If there’s one trait that every employer should want to bring out in their staff, it’s creativity. This can be broadly construed, but it has to do with a willingness to think in new ways, to solve problems, and to cast off traditions that no longer serve a purpose.
Researchers are agreed that creative workplaces are better for employers, because they enhance productivity and innovation. For employees, it makes for better mental health, reduced absenteeism and greater job satisfaction.
|We need to tap into the creative juices of the 66% of the workforce that feels it has more to offer.|
There’s a macroeconomic benefit to creativity too, as research by Adobe points out. According to its State of Create Study from 2016, 82 per cent of respondents to a survey of the UK business community believe creativity is a key driver of economic growth. That’s a staggering figure, especially when you consider that, according to the same research, less than a third of UK workers believe they are encouraged to develop their creative skills.
As UK plc comes to terms with a post-Brexit world (as well as the pandemic) we are going to need all the creativity we can muster. We need to tap into the creative juices of the 66% of the workforce that feels it has more to offer. To help you play your part, here are five ways to make your working environment more creative.
1) Encourage teamwork and collaboration – where appropriate
"No man is an island, entire of itself". So said the poet John Donne, and he was definitely onto something. Although some tasks require careful concentration and a degree of solitude, the best way to foster a creative working environment is to get people interacting. Encourage them to share ideas and bounce around fresh thoughts. There’s a reason companies like Google set up their workplaces to be as relaxed as possible, engendering a "chilled out culture". That’s how you get staff to look at the world in fresh ways – and it’s through this that the great ideas come about.
2) Give your introverts space to be themselves
For all the benefits of loud, chatty workspaces, every employer will have staff whose best thinking is done alone. These so-called introverts aren’t necessarily shy or self-effacing. They just know that they’re more likely to come up with something brilliant if everyone gives them some space. So that’s exactly what good employers do – create areas where employees can go for quiet time, to mull things over and dream dreams. Think Don Draper lying back on his couch in Mad Men or Patrick Jane doing similar in The Mentalist. It’s a simple fact of life: sometimes, people need space to think. Give it to them, and the results can be spectacular.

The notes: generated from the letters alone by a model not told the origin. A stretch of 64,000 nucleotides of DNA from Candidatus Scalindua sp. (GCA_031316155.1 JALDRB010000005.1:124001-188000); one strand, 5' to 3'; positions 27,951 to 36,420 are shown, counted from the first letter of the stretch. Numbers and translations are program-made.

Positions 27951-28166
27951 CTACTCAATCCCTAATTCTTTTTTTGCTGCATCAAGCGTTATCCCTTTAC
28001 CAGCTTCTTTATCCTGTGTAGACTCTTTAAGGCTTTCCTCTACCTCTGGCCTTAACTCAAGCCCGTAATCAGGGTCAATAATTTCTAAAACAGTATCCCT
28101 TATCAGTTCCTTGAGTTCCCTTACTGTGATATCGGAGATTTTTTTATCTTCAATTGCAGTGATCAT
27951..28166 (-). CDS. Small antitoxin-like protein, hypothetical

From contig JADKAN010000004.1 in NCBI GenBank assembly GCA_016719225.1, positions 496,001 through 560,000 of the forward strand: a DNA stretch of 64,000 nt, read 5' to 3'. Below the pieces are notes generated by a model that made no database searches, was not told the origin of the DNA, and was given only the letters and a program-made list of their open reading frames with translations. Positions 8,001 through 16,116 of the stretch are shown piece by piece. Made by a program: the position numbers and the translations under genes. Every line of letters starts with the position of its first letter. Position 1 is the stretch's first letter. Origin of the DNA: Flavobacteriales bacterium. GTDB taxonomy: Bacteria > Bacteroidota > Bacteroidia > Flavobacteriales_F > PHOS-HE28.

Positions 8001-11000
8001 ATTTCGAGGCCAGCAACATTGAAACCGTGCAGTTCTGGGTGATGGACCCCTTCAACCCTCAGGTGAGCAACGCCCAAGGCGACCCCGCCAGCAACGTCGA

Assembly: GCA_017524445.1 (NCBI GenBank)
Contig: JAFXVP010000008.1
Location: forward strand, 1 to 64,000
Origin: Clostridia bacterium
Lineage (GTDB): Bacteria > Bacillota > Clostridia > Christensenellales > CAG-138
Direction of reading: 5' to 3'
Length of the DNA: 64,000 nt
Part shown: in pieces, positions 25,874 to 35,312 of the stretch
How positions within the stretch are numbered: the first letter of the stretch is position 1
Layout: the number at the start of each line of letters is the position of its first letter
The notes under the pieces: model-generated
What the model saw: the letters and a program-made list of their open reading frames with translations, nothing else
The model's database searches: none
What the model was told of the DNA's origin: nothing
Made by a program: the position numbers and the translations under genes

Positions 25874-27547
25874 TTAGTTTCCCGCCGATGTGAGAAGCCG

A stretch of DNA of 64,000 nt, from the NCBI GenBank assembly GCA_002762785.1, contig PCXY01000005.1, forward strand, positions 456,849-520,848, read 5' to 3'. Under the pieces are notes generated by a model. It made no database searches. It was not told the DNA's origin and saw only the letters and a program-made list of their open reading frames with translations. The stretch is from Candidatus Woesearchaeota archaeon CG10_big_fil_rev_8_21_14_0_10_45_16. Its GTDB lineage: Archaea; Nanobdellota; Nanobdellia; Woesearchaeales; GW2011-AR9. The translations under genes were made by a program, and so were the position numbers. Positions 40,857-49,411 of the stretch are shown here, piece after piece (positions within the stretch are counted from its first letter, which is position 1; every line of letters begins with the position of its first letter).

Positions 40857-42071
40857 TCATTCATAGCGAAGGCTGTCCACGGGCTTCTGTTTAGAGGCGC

|If you want to encourage your people to think big, you need to make sure they’re free to say what’s on their mind.|
3) Don’t be precious about hierarchies
The most creative workplaces are those where every member of the team knows they can share an idea and have it taken seriously. If you want to encourage your people to think big, you need to make sure they’re free to say what’s on their mind. This doesn’t mean doing away with management structures, although the business guru Jim Collins is happy to suggest gently tugging at their seams. It just means creating a culture in which everyone is valued, and given a chance to come up with the next great idea.
4) Be flexible about working patterns
Heard the one about the genius whose best ideas come into her head at 4am? Of course you have, because it’s a tried-and-tested cliché that creativity doesn’t stick to a regimented nine to five. So how about showing a bit of leg in your working hours? Let staff come and go, honour the time they put into thinking about work when they’re not actually present. Give them space to head out for a run in the afternoon, or read a novel, or head to the cinema. Whatever gets their creative juices flowing will be good for them, and good for your business, too.
5) Encourage a bit of time-wasting
The global corporation 3M encourages staff to spend up to 15 per cent of their time at work on projects of their own devising. It’s thanks to this that the world has the Post-It note and reflective number plates. Both of these products were developed during that 15 per cent. And they’ve both made 3M a fortune. Something to think about when you’re guiding staff on how to spend their working hours.
Published: 14 July 2020
© Copyright Just Recruitment 2020
Want to get these points across to your employees? See: How to communicate with your employees
You may also like to read: Ten ways for an employer to engage their employees
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